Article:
Saturday, 24 April 2010

What do you read with your porridge?

We’ve been struggling a bit recently to find a decent newspaper to read. DH has always been a Guardian reader and I come from a Guardian reading household. My parents even had a letter published in this newspaper many years ago in response to Enoch Powell’s infamous “rivers of blood” speech. We also have some loyalty to the rag as Mancs in exile. The paper was once upon a time the “Manchester Guardian”, it had a proud tradition of independence, it had supported Catholic emancipation and up North, seemed to be the cleric’s paper of choice.

The journalistic standards in the Guardian have certainly slipped since the days when thoroughly decent men like the late Hugo Young wrote for it. We now only get the rag on Saturdays and get the Telegraph through the week. We found the relentless Catholic bashing in the Guardian indefensible, it just displays willful ignorance on the part of the journalists involved.

This is not a good time to judge if the Telegraph is any better. Political bias is clouding everything and quite frankly I so thoroughly disapprove of “personality-cult politics”, just opening a paper seems to send me hypo.

For me there are only two really important sections in a newspaper, firstly the obituaries (which Sherlock Holmes style, I always read first) and secondly the letters page. I’m worried how at home I feel in the letter’s page of the Telegraph, amongst the analogue radio boffins, retired colonels and old school masters. Does this say something about me? Perhaps I belong in a world that smells of tweed, pipe smoke, whiskey and warm valves? Or is it just that such a world offers some comfort and forms a bulwark against the onslaught of meaningless images of politicians’ wives, men in ties and nearly naked celebrities?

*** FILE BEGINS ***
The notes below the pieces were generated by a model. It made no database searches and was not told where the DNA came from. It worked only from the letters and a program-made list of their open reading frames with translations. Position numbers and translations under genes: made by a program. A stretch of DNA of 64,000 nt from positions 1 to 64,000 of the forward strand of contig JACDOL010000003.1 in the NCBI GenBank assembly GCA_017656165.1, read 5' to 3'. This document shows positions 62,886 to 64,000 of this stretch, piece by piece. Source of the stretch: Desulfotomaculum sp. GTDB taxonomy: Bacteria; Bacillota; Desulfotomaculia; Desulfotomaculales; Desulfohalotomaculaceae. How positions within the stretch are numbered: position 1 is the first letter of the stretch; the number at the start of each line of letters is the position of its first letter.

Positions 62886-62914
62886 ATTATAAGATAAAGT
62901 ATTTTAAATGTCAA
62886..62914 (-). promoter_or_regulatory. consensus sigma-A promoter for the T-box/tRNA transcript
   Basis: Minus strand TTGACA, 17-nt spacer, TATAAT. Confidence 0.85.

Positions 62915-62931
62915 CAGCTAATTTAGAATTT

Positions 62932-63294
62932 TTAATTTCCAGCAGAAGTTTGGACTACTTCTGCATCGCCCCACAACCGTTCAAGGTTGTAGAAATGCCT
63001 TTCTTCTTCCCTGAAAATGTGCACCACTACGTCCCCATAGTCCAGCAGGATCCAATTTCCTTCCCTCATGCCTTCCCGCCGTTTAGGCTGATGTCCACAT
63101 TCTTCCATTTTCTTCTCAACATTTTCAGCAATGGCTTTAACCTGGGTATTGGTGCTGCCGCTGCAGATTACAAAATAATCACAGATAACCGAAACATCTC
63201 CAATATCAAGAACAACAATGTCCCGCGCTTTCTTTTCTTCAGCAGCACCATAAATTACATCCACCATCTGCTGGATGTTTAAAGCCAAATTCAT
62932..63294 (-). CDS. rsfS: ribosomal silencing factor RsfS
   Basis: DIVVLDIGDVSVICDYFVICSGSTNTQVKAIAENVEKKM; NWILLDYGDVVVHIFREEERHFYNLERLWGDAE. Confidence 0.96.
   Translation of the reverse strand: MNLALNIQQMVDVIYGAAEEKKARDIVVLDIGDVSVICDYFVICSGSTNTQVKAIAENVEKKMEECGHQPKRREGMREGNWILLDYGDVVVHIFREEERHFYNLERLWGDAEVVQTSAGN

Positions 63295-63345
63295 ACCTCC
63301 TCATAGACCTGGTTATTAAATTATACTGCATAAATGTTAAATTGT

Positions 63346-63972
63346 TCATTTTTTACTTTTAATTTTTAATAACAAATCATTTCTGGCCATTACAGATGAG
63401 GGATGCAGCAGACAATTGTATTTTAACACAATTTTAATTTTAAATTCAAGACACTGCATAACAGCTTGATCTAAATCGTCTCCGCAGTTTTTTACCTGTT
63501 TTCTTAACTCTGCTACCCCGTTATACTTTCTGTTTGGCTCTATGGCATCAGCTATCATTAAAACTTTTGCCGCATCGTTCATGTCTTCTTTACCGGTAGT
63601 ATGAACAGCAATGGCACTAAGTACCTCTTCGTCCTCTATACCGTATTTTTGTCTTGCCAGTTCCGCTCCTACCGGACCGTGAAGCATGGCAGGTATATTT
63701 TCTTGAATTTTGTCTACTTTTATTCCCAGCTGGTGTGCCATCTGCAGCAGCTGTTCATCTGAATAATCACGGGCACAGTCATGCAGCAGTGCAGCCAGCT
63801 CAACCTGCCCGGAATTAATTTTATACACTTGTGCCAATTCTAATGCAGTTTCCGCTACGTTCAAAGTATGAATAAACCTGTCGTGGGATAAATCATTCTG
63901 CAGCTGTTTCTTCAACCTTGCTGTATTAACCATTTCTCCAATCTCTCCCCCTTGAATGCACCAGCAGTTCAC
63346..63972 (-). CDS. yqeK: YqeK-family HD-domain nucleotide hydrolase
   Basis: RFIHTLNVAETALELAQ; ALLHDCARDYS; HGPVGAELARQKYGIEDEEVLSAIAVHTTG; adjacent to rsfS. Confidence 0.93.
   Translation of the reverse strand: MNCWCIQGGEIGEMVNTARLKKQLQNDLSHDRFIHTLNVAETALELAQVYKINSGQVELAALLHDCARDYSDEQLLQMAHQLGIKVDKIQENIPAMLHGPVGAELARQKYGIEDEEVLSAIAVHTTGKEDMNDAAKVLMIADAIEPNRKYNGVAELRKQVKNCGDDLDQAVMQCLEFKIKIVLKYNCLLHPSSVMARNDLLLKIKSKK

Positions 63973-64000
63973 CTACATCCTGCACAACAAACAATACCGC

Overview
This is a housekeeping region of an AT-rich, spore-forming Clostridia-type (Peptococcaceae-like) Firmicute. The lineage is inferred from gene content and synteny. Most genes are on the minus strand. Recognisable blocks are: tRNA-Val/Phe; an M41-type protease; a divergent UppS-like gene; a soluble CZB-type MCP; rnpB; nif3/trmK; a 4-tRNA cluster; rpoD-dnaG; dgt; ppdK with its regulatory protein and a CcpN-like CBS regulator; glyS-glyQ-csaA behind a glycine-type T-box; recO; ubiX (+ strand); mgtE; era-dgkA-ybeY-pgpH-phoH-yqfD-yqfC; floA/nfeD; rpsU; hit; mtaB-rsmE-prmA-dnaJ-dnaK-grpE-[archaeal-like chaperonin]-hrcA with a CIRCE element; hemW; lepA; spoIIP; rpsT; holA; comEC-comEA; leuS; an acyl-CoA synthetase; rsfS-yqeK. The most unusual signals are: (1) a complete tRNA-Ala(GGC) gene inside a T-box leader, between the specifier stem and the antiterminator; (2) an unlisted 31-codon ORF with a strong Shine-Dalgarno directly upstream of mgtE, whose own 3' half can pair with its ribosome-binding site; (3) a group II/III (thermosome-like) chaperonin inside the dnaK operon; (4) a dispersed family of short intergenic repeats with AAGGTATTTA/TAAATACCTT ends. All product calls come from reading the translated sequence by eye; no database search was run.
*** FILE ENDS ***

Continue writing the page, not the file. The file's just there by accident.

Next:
I was going to write a bit about something I read in today’s Guardian that nearly curdled my porridge and my brain. It involved someone who felt able to justify a distrust in Distributism because he claimed that Chesterton and Belloc were delusional in their defence of pre-reformation society, were supporters of Mussolini, oh and they belonged to the same group as Eric Gill so they must be perverts too.

On the positive side, all this journalistic tripe is making the pile of marking I have to wade through look more appealing.

5 comments:

Ttony said...

I read the Telegraph as neither the Morning Post nor the Manchester Guardian still exist to give me both ends of the scale, and as I refuse to pay a penny that might end up in Murdoch's pocket. The Independent is soooooooooooo boring and priggish.

I don't read at breakfast, but rather when I get to work (though on my time). At home we listen to the Today programme from 6.57 until the point at which I can't take any more: ususally 7.11, but sometimes 6.59 ("Daddy really is in a mood this morning, isn't he!"), at which point, Terry Wogan having (thankfully!) retired, I can listen to Chris Evans and try to ignore the music.

I recently bought some newspapers from the 1940s and read them at breakfast on Saturdays. That was great!

Rita said...

Radio 4 sends me in into a rage just by existing and any radio 2 past Sarah Kennedy is simply too noisy. She has a genteel, shambolic charm but radio 3 goes on when she's done, if I have to have the radio on at all (usually at the request of others).

Francis said...

I always read the obituaries first, too. For a long while I thought I was the only one but have come to realize that there are many of us out there.

Autumn said...

I read the Times, sporadically...and listen to Classic FM :)

Joe said...

Now, when I first made the discovery that my cholesterol level was a bit higher than recommended (well, a lot higher, to be honest), someone advised me to eat oatmeal for breakfast.

I quickly gave up on that as I realised that it was just fibre that didn't actually give me much energy intake. I couldn't even last until morning break without feeling I was starving ...

Which completely disqualifies me from commenting on what I read with my porridge ...